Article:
The modern tool should allow actuaries to unravel the tangled web of calculations, allowing users to quickly trace every calculation back to the original data source or underlying assumption. The tool needs to provide graphical representations of key assumptions and results, which not only help identify trends and trouble spots, but can also help focus users and managers. Reviewing hundreds of loss development factor selections across hundreds of projects is much easier with a series of graphs than a series of triangles. It’s easier to explain and exclude outliers if you can drill into the claim level detail to see what’s really driving the development.
Of course, to satisfy regulatory and audit requirements, decisions and selections need to be well documented and retained within the tool. Retention of this information has distinct benefits beyond the regulatory needs, quickly enabling comparison to previous periods with instant actual-vs-expected analyses, and further assisting managers in actuarial resource allocation.
Not only will a modern tool allow managers to allocate analysis resources more effectively, it enables the actuaries to be actuaries, and not spreadsheet jockeys. Imagine the time saved by not needing to update hundreds of spreadsheets and then having to perform technical reviews of all of them. Imagine the time saved by your actuarial staff having on-demand access to the methods and tools they need. Imagine your time saved by being able to see exactly what you need to see for a given set of projects, without navigating all over your network.
What are you or your team going to do with that extra time? The possibilities are almost endless. That time could be spent further optimizing the process by implementing a “drivers of change” analysis or an early warning system, even further reducing the time spent on unnecessary tasks. You could develop advanced management dashboards that tell the reserving story from start to finish, giving key stakeholders access to important business information early in the reserving process. You could review important information in the underlying claims data using new tools like machine learning to validate your reserve selections, optimally segment your data, and provide early identification of potential large claims for triage.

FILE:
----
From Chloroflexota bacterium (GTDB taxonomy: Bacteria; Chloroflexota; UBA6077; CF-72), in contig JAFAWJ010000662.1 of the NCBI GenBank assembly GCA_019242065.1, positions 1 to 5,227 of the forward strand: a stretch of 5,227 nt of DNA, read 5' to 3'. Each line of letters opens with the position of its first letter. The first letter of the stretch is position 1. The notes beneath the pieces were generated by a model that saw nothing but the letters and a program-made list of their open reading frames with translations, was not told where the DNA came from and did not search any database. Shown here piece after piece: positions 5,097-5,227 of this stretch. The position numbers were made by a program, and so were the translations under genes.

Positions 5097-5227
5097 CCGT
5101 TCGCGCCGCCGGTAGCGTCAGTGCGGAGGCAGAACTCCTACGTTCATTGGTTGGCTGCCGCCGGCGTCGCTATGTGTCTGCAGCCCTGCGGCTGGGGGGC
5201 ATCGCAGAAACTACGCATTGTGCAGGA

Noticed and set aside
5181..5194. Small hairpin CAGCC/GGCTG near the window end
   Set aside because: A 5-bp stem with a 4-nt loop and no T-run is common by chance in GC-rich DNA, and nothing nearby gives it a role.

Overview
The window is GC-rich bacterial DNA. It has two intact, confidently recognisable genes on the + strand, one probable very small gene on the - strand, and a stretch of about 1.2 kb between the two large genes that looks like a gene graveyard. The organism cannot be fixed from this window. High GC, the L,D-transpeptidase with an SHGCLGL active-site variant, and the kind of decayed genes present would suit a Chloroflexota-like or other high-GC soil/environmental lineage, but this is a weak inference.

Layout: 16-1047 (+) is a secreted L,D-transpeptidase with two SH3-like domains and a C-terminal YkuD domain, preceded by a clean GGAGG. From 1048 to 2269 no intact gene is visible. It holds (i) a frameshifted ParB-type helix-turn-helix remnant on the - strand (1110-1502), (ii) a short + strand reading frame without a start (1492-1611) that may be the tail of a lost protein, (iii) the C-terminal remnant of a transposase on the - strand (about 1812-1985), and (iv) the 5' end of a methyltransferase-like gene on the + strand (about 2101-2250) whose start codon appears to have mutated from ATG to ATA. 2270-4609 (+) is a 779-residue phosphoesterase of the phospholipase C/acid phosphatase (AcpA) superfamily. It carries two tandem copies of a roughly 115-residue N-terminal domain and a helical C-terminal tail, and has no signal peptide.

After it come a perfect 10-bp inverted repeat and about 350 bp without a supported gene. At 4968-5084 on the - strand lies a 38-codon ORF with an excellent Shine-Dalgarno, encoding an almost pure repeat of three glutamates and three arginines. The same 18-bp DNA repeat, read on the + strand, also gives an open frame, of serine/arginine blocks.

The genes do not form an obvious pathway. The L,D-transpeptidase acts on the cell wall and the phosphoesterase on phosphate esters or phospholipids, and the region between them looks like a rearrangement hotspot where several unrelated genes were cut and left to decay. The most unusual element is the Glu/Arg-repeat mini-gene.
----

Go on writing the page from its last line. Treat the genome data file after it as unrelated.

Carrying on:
You can even look beyond the reserving team: expand your existing workflow to provide scenario analyses to assist with capital planning; provide early warning of inflation risk to assist the pricing team; or monitor changes in settlement time to help the claims team.
By replacing risky and time-consuming spreadsheets with modern reserving tools, the reserving team can evolve from its traditional reporting-focused role to one with a deep understanding of the loss function, adding value throughout the enterprise.
This article was originally published on April 19, 2022.